Please use this identifier to cite or link to this item:
|Type:||Artigo de periódico|
|Title:||Gastroprotective mechanisms of the chloroform and ethyl acetate phases of Praxelis clematidea (Griseb.) RMKing & H.Robinson (Asteraceae)|
|Abstract:||Flavonoid-rich Praxelis clematidea (Griseb.) R.M.King & H.Robinson (Asteraceae) is a native plant of South America. This study evaluates the gastroprotective activity and possible mechanisms for both the chloroform (CHCl3P) and ethyl acetate phases (AcOEtP) obtained from aerial parts of the plant. The activity was investigated using acute models of gastric ulcer. Gastric secretion biochemical parameters were determined after pylorus ligature. The participation of cytoprotective factors such as mucus, nitric oxide (NO), sulfhydryl (SH) groups, prostaglandin E-2 (PGE(2)), reduced glutathione (GSH), superoxide dismutase (SOD), glutathione peroxidase (GPx), glutathione reductase (GR), reduction of lipid peroxidation (malondialdehyde level), and polymorphonuclear infiltration (myeloperoxidase activity), was also investigated. CHCl3P (125, 250, and 500 mg/kg) and AcOEtP (62.5, 125, and 250 mg/kg) showed significant gastroprotective activity, reducing the ulcerative index by 75, 83, 88 % and 66, 66, 81 % for ethanol; 67, 67, 56 % and 56, 53, 58 % for a non-steroidal anti-inflammatory drug (NSAID); and 74, 58, 59 % and 64, 65, 61 % for stress-induced gastric ulcer, respectively. CHCl3P (125 mg/kg) and AcOEtP (62.5 mg/kg) significantly reduced the ulcerative area by 78 and 83 %, respectively, for the ischemia-reperfusion model. They also did not alter the biochemical parameters of gastric secretion, the GSH level or the activities of SOD, GPx or GR. They increased the quantity of gastric mucus, not dependent on NO, yet dependent on SH groups, and maintained PGE(2) levels. The P. clematidea phases demonstrated gastroprotective activity related to cytoprotective factors.|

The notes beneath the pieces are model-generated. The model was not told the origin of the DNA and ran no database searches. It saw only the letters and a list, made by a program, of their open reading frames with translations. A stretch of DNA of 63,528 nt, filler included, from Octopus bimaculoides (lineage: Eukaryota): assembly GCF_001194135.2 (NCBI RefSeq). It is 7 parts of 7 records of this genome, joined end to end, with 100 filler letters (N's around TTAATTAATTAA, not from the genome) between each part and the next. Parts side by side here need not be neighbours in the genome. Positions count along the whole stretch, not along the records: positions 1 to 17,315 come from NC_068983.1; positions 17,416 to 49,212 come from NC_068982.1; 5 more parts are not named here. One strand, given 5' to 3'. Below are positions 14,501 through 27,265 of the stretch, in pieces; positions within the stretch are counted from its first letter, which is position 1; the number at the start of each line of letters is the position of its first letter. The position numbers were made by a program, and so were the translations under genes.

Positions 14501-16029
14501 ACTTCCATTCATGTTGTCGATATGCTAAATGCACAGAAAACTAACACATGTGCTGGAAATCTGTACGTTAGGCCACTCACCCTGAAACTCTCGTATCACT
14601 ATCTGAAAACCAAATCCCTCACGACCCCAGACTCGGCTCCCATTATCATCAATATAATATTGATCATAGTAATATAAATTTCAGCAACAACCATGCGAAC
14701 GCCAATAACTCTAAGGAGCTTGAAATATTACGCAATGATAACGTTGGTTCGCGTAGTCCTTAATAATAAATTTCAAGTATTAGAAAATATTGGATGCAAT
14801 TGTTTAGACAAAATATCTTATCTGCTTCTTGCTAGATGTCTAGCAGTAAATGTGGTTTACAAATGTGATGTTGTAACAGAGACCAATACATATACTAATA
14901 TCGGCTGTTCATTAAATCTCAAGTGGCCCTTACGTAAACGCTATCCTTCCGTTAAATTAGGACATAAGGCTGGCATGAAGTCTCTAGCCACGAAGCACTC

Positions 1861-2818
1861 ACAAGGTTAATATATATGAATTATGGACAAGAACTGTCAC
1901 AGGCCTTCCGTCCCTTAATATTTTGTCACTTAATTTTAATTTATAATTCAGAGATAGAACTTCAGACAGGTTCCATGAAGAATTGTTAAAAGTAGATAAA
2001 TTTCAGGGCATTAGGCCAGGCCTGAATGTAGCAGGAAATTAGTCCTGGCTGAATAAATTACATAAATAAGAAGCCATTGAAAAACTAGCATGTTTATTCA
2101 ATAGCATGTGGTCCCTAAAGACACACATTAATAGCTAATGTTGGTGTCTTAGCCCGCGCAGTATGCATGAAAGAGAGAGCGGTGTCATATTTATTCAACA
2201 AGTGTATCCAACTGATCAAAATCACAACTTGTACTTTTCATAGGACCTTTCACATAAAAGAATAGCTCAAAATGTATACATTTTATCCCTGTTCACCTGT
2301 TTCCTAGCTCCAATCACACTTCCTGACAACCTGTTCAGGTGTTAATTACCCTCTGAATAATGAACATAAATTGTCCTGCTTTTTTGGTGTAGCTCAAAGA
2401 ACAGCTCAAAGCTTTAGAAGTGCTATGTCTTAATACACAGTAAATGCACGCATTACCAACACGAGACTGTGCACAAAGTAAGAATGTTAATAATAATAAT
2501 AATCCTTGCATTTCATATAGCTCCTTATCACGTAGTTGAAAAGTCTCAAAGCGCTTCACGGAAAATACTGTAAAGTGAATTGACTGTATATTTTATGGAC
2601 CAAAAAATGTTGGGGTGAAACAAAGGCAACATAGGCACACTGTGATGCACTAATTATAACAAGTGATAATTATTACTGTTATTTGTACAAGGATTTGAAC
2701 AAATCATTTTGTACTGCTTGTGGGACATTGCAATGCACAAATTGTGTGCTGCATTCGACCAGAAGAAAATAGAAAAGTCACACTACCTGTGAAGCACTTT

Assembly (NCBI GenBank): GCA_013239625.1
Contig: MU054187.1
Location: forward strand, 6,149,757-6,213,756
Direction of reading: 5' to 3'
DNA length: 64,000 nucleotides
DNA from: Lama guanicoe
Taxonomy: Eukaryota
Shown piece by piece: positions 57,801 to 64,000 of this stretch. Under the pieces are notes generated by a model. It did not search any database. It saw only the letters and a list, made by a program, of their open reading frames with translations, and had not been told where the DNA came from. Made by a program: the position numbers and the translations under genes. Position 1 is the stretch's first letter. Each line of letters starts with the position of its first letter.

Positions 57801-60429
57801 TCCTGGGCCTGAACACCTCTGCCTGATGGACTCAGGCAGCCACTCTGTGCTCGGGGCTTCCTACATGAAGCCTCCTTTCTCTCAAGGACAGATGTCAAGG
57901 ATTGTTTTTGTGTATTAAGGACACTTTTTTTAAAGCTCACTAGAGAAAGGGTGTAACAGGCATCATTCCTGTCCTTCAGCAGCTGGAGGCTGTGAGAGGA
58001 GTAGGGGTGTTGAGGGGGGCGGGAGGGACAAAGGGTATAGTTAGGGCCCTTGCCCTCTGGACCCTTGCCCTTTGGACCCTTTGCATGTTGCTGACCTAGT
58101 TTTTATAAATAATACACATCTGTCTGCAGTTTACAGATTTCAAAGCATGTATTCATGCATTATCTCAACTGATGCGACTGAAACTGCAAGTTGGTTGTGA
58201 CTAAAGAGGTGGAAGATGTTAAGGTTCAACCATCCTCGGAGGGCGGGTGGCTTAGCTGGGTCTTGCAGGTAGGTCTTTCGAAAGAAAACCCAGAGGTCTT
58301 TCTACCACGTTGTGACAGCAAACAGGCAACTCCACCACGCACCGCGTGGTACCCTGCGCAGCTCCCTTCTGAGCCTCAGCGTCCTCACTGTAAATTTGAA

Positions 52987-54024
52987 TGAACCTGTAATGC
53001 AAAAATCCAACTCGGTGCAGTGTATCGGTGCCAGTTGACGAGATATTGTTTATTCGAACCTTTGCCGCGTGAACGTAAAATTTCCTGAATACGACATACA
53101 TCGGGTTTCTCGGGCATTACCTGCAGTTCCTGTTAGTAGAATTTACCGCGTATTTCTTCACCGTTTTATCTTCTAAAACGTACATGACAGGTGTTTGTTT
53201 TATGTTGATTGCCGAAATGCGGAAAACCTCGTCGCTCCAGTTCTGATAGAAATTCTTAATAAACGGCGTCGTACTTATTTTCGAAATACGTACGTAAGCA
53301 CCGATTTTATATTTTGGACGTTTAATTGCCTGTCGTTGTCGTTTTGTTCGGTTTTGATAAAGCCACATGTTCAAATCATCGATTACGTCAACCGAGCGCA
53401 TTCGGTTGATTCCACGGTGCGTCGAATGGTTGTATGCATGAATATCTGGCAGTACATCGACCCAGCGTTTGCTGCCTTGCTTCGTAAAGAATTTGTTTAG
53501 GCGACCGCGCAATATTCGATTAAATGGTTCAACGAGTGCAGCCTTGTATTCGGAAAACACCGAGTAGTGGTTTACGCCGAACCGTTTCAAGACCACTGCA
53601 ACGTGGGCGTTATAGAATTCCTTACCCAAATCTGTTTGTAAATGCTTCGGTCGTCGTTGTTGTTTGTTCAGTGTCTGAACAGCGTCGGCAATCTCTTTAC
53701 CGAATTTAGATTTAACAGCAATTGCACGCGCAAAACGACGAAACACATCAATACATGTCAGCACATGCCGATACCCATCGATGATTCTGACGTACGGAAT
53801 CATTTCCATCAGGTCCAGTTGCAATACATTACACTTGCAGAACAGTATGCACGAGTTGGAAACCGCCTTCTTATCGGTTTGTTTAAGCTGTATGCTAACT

|Editor:||Springer Japan Kk|
|Appears in Collections:||Unicamp - Artigos e Outros Documentos|
Files in This Item:
There are no files associated with this item.
Items in DSpace are protected by copyright, with all rights reserved, unless otherwise indicated.